Google has today launched a new website to showcase the many open source projects that it is working on — including Android, Chromium, TensorFlow, and plenty others.

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As you can see for yourself over at the new site, the site offers a comprehensive list of Google’s open source projects, information on the organization’s outreach efforts and affiliations, a full 70-page look at the Mountain View company’s internal open source documentation, and more.

This new site showcases the breadth and depth of our love for open source. It will contain the expected things: our programs, organizations we support, and a comprehensive list of open source projects we’ve released. But it also contains something unexpected: a look under the hood at how we “do” open source.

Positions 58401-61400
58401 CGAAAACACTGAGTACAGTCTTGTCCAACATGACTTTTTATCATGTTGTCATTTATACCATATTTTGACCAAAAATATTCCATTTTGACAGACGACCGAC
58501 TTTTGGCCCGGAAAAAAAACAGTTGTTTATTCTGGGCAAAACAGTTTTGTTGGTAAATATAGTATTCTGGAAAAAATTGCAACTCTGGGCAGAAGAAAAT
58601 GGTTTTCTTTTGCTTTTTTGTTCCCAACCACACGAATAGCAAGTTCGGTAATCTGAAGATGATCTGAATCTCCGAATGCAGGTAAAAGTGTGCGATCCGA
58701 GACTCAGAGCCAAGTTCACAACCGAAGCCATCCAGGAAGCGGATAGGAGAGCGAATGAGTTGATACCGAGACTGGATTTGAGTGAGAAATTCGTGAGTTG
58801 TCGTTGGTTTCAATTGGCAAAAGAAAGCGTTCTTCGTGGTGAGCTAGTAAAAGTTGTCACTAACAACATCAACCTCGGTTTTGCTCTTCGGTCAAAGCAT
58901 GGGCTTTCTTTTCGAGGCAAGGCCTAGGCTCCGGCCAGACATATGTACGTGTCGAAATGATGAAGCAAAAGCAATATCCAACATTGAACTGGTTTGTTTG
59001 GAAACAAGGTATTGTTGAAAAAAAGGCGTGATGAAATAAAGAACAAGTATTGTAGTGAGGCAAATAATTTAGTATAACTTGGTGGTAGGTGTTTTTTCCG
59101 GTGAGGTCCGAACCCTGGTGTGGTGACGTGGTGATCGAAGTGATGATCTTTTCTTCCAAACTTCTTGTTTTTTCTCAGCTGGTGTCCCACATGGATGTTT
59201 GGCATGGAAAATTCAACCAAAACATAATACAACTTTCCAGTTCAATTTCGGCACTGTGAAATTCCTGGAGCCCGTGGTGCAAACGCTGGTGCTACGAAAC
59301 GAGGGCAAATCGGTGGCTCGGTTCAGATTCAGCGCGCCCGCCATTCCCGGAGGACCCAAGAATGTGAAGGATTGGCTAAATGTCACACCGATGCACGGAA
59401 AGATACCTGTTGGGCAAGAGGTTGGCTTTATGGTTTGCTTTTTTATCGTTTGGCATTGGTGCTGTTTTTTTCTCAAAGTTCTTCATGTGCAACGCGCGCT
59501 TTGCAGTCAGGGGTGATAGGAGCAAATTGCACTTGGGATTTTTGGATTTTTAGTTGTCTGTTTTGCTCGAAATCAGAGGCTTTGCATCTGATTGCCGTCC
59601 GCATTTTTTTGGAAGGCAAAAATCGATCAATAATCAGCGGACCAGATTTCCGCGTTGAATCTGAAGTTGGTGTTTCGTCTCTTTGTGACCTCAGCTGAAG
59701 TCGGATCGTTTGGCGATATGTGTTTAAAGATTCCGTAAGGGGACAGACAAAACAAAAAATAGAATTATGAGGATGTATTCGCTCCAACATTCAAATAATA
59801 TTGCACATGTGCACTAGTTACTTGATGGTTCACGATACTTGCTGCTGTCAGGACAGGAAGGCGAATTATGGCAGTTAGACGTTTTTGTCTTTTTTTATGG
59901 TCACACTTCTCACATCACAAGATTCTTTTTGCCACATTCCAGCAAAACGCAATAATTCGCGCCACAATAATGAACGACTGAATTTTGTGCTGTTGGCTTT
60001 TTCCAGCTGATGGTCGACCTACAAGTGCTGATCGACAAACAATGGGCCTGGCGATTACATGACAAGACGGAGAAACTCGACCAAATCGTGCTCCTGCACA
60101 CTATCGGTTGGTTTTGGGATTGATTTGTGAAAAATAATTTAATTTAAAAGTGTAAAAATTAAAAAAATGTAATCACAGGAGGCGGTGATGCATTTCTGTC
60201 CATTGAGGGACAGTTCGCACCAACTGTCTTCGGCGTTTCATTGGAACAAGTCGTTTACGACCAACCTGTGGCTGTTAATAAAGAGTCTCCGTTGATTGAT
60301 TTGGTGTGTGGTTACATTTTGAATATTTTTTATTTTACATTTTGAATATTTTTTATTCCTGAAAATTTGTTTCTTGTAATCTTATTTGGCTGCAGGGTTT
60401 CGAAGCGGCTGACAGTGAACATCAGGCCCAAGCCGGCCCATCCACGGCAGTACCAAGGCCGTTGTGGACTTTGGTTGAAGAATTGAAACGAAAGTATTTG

One of the main motivators behind the site, Google says, is “helping you find interesting open source.”

As a result, we have released thousands of projects under open source licenses ranging from larger products like TensorFlow, Go, and Kubernetes to smaller projects such as Light My Piano, Neuroglancer and Periph.io. Some are fully supported while others are experimental or just for fun. With so many projects spread across 100 GitHub organizations and our self-hosted Git service, it can be difficult to see the scope and scale of our open source footprint.

You can read more at the Open Source blog, and be sure to check out the website for yourself. Also, check out the below podcast that Engineering Manager at Google’s Open Source office Will Norris was featured on to talk about the new site.

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